They're age 80 and older, yet they have the memory and brain power of people in their 50s. So what's their secret?
That's what researchers at Northwestern University Feinberg School of Medicine are trying to figure out.
A new study found that this elite group of elderly -- or SuperAgers, as researchers call them -- have brains that appear as young as people in the prime of middle-age. In fact, one brain region of this SuperAger group was even bigger and healthier than a person's in midlife.
Senior study author Emily Rogalski, assistant professor of cognitive neurology at Northwestern's Alzheimer's Disease Center, wanted to know what was different about the brains of people in their 80s who were super-sharp cognitively.
"Many scientists study what's wrong with the brain, but maybe we can ultimately help Alzheimer's patients by figuring out what goes right in the brains of SuperAgers," she said.
For the study, she screened participants in their 80s and older who tested at or above the norm for 50- to 65-year-olds on memory exams. Only 10 percent of those who considered themselves to have "outstanding memories," made the cut.
Eventually, 12 SuperAgers, plus a control group of 10 normally aging adults with an average age of 83, were chosen, as well as 14 middle-aged participants, average age 58.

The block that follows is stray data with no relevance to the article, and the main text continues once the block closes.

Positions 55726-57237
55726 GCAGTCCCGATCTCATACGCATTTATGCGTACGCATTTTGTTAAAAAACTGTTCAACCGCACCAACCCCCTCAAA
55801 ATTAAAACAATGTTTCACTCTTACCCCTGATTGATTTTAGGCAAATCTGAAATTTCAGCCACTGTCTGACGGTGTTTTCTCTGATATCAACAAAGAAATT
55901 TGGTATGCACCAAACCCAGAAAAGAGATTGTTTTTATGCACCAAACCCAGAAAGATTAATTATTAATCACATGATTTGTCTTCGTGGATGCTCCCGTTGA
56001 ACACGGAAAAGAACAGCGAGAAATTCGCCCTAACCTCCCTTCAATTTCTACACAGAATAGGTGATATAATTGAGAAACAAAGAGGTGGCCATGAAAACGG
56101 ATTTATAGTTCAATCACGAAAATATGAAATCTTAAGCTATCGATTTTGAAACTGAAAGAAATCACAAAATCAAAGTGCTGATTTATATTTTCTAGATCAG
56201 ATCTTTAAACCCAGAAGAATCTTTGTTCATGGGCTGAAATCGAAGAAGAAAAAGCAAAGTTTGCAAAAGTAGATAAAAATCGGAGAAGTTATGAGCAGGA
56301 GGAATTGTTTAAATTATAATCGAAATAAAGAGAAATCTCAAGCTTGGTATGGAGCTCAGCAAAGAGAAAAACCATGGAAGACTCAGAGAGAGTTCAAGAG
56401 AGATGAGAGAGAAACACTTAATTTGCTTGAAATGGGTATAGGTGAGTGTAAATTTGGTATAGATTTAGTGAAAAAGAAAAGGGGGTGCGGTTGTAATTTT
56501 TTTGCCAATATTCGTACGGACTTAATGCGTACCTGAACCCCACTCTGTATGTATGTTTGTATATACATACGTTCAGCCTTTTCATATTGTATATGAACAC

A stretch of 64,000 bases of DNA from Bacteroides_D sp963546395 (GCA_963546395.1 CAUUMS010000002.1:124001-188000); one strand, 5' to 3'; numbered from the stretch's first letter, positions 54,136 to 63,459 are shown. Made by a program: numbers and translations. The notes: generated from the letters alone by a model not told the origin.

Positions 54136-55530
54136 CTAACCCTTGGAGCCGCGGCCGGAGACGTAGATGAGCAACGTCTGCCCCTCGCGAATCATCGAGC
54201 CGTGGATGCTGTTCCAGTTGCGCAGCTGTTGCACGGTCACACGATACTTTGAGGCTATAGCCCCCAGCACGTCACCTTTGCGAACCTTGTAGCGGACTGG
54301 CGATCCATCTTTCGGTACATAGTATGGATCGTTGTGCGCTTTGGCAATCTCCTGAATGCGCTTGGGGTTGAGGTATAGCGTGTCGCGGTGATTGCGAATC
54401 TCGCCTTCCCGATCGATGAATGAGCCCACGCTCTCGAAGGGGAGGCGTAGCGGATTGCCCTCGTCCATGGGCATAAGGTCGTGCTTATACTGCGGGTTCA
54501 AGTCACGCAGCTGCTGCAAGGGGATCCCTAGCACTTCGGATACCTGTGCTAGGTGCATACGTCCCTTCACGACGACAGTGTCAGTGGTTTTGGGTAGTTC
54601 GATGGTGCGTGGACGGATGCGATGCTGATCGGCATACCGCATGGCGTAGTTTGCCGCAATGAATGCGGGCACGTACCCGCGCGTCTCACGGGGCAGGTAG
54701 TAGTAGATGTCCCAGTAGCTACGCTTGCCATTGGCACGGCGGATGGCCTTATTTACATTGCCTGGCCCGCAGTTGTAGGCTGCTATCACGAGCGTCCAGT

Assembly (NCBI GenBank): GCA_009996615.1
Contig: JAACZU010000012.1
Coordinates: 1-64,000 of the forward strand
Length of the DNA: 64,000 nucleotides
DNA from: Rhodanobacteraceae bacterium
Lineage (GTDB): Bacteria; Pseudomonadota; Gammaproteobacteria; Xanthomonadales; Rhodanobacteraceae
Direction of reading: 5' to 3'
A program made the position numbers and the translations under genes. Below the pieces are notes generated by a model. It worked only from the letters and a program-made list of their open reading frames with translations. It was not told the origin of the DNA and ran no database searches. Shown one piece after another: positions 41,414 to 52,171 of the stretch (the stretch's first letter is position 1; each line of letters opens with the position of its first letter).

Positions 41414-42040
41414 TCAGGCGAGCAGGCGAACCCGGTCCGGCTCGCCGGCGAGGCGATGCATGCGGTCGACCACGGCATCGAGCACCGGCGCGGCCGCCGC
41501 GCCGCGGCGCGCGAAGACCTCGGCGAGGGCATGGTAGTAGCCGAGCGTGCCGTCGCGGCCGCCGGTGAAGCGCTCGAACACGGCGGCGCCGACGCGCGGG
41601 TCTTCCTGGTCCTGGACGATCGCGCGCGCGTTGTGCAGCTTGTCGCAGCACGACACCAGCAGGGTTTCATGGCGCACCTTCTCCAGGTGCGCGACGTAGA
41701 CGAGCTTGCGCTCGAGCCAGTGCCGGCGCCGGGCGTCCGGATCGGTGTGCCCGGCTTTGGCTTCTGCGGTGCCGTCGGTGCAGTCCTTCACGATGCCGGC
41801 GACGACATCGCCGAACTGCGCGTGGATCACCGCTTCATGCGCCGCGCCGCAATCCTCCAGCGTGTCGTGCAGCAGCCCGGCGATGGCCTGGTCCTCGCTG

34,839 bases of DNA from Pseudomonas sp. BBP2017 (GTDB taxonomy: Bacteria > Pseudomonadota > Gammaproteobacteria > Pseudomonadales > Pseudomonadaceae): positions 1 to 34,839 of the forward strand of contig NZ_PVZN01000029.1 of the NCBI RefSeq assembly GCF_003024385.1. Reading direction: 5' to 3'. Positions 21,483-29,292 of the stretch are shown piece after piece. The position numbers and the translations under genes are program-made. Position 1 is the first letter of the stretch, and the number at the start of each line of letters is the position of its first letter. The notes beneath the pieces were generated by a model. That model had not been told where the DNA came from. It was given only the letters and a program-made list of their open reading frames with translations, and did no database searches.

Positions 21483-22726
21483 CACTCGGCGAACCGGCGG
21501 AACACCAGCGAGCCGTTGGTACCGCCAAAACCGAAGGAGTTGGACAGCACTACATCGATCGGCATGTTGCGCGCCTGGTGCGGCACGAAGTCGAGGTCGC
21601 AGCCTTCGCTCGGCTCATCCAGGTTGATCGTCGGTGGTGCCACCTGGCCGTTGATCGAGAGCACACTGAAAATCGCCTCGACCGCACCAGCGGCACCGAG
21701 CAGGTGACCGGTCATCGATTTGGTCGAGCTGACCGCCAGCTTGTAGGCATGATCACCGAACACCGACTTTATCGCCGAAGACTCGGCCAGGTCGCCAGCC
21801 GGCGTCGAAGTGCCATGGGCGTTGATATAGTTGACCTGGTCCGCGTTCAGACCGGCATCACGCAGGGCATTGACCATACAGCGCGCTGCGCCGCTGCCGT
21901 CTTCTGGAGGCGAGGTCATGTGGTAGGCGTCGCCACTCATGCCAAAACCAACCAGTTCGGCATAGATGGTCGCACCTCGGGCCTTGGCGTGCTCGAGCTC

There were no significant differences in education among the groups.
Looking at three-dimensional MRI scans, Rogalski was surprised by the remarkable appearance of the SuperAgers' cortex -- the outer layer of the brain important for memory, attention and other thinking abilities.
While the cortex had begun to thin among normally aging people are in their 80s, this group had a thick, healthy cortex similar to adults 20 or 30 years younger.
Plus, in another brain region important for memory, called the anterior cingulate, the SuperAgers' was actually thicker than those age 50 to 65.
Rogalski said her ultimate goal is to unlock the secret behind why some people are protected against the deterioration of memory and diminished brain cells that typically accompanies aging. She hopes her discoveries can help protect others from memory loss or even Alzheimer's disease.
The study results were published in the Journal of the International Neuropsychological Society.
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